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From the flapper to The Feminine Mystique, a cultural history of single women in the city through the reclaimed life of glamorous guru Marjorie Hillis.
The Extra Woman transports us to the turbulent and transformative years between suffrage and the sixties, when, thanks to the glamorous grit of one Marjorie Hillis, single women boldly claimed and enjoyed their independence. Gone were the days of the flirty flapper; ladies of Depression-era New York embraced a new icon: the independent working woman. Hillis was already a success at Vogue when she published a radical self-help book in 1936: Live Alone and Like It: A Guide for the Extra Woman. With Dorothy Parker–esque wit, she urged spinsters, divorcée and “old maids” to shed derogatory labels and take control of their lives, and her philosophy became a phenomenon.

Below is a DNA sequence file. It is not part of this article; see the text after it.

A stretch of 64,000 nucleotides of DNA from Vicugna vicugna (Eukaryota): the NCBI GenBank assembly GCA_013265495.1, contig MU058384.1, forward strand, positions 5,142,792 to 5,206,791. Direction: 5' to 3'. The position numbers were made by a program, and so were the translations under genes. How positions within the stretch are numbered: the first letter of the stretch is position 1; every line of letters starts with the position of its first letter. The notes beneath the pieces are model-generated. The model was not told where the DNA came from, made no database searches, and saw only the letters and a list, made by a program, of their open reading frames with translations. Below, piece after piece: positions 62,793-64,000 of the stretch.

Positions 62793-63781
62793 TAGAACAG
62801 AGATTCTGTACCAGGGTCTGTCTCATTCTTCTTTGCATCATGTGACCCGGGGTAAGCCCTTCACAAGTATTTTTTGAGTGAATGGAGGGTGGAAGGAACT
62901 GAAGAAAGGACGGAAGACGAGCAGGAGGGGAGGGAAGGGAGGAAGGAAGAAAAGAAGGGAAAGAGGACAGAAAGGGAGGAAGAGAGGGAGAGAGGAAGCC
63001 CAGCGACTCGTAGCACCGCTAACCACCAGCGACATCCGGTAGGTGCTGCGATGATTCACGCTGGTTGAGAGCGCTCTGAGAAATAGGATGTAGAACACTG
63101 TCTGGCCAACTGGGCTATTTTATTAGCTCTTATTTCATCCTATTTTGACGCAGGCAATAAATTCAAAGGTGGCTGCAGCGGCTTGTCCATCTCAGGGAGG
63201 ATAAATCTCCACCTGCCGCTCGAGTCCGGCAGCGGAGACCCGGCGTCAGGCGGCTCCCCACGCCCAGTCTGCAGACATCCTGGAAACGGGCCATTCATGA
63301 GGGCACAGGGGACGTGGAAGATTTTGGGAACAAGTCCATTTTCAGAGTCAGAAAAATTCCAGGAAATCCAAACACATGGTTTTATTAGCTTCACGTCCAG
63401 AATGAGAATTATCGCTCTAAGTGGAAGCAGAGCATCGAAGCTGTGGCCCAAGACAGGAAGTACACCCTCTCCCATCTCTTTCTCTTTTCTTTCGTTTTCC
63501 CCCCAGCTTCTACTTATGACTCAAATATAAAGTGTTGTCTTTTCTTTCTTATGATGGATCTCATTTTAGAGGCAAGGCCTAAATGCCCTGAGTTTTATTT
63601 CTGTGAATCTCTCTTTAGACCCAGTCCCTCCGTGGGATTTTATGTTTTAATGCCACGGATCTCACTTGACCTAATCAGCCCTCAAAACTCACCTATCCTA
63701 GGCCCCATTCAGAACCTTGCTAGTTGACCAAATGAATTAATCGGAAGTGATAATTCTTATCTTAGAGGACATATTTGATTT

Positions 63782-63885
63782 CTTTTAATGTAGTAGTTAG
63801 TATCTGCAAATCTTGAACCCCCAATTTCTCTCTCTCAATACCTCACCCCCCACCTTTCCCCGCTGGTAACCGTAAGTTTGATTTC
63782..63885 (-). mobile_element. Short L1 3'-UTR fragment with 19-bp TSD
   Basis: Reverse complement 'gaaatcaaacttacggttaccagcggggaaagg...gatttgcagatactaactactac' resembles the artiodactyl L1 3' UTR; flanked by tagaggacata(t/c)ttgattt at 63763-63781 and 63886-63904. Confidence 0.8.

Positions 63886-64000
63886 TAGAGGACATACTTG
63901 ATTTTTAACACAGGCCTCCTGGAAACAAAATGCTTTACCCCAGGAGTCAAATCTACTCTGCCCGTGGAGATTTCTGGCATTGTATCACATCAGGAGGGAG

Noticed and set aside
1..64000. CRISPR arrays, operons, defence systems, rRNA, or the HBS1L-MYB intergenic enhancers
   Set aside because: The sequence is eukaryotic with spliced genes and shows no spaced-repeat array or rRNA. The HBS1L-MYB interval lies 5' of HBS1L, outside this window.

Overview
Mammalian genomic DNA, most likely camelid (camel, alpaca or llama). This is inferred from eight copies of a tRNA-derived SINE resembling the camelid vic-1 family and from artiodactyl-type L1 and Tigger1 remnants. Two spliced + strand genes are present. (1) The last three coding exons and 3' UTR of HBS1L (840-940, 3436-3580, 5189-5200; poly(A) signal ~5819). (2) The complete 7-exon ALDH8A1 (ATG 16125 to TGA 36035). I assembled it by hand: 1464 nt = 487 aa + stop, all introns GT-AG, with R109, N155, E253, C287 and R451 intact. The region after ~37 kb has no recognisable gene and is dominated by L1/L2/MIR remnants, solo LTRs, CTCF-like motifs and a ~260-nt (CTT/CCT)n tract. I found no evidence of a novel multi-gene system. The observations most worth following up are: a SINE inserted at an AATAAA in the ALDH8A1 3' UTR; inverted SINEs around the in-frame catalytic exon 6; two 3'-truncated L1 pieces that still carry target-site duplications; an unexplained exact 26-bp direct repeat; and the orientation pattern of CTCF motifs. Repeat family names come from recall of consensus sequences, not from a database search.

In a style as irresistible as Hillis’s own, Joanna Scutts explores the revolutionary years following the Live-Alone movement, when the status of these “brazen ladies” peaked and then collapsed. By painting the wider picture, Scutts reveals just how influential Hillis’s career was, spanning decades and numerous best sellers. As she refashioned her message with every life experience, Hillis proved that guts, grace and perseverance would always be in vogue.
“Scutts’s book, written with an enticing no-nonsense clarity that is reminiscent of Hillis’s original, acts as both a biography of Hillis and paints a fascinating portrait of the cultural context surrounding her work.” — The National
“.. fascinating and hugely entertaining book...” — The Irish Times